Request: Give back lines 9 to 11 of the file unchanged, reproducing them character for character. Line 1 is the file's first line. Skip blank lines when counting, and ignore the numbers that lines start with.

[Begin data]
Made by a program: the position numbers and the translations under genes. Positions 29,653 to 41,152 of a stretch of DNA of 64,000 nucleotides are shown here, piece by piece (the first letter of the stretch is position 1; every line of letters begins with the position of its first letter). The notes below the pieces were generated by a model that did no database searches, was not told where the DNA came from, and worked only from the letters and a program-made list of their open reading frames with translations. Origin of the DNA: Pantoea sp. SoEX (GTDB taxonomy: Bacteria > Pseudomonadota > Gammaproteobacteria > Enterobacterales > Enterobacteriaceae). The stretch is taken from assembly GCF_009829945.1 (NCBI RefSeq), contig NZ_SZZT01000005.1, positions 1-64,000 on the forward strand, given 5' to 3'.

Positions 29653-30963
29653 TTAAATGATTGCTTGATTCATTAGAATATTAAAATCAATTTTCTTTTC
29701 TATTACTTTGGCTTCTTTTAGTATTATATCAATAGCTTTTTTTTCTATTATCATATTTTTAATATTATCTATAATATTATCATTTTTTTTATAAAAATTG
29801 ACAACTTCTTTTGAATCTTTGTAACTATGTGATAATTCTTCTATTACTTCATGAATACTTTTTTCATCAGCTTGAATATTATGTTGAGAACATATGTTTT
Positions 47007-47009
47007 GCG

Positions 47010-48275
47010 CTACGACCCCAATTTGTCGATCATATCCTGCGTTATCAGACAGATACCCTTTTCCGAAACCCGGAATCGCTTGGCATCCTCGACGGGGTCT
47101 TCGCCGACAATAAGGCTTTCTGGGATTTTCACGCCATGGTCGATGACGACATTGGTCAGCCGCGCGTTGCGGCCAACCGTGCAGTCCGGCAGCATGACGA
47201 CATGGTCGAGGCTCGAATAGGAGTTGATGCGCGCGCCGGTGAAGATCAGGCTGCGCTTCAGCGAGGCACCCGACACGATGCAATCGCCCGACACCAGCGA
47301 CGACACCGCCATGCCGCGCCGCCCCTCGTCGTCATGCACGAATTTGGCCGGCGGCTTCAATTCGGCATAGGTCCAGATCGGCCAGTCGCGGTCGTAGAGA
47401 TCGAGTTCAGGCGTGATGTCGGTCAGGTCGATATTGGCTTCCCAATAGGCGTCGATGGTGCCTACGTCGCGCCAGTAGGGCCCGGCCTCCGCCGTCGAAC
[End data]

47010 CTACGACCCCAATTTGTCGATCATATCCTGCGTTATCAGACAGATACCCTTTTCCGAAACCCGGAATCGCTTGGCATCCTCGACGGGGTCT
47101 TCGCCGACAATAAGGCTTTCTGGGATTTTCACGCCATGGTCGATGACGACATTGGTCAGCCGCGCGTTGCGGCCAACCGTGCAGTCCGGCAGCATGACGA
47201 CATGGTCGAGGCTCGAATAGGAGTTGATGCGCGCGCCGGTGAAGATCAGGCTGCGCTTCAGCGAGGCACCCGACACGATGCAATCGCCCGACACCAGCGA